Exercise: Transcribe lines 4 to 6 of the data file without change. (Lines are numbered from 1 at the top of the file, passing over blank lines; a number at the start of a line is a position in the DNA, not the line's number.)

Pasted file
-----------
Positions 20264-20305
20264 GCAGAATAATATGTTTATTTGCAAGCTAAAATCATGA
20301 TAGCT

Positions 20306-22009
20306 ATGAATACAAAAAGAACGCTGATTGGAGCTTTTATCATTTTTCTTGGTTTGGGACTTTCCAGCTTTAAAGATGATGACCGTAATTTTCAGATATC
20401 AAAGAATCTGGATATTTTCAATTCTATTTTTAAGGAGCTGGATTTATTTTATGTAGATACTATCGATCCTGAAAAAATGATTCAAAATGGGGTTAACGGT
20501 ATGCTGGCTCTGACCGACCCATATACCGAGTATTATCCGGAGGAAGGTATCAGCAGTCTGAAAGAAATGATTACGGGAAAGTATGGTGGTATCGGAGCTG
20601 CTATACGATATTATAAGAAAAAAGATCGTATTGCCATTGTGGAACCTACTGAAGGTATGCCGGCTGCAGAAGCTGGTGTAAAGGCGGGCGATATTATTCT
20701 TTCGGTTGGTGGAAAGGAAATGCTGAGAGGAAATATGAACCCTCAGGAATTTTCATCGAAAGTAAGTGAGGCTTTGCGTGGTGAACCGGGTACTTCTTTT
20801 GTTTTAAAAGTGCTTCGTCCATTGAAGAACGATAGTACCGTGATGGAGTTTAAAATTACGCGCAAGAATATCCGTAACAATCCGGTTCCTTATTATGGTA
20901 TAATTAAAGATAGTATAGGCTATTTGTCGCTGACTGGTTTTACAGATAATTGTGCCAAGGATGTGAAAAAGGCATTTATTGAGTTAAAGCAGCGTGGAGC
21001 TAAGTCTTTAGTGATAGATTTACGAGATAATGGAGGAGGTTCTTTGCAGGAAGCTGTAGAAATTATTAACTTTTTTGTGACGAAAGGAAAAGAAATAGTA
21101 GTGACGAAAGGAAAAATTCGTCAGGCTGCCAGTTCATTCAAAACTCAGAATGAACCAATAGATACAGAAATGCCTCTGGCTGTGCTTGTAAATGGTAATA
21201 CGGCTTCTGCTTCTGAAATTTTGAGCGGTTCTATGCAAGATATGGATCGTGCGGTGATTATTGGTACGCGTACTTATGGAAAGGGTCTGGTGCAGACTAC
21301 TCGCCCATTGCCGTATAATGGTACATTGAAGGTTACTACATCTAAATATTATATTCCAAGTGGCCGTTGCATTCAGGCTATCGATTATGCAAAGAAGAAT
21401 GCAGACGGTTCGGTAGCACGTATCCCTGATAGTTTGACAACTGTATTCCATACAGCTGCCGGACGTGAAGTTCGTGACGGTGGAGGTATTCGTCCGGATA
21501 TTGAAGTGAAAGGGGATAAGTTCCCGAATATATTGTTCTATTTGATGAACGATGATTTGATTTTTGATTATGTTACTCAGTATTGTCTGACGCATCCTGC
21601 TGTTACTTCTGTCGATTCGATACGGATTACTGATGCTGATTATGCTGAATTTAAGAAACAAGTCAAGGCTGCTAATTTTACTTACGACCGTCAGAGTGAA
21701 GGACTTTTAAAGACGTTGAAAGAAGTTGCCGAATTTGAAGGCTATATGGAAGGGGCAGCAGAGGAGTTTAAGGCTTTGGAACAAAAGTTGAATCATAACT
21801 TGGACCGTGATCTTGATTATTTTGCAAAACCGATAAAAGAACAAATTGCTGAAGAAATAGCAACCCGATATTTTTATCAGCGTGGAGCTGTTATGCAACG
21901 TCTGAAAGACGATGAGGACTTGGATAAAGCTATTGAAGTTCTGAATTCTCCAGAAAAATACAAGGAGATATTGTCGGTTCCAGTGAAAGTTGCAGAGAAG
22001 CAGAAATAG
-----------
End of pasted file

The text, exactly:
Positions 20306-22009
20306 ATGAATACAAAAAGAACGCTGATTGGAGCTTTTATCATTTTTCTTGGTTTGGGACTTTCCAGCTTTAAAGATGATGACCGTAATTTTCAGATATC
20401 AAAGAATCTGGATATTTTCAATTCTATTTTTAAGGAGCTGGATTTATTTTATGTAGATACTATCGATCCTGAAAAAATGATTCAAAATGGGGTTAACGGT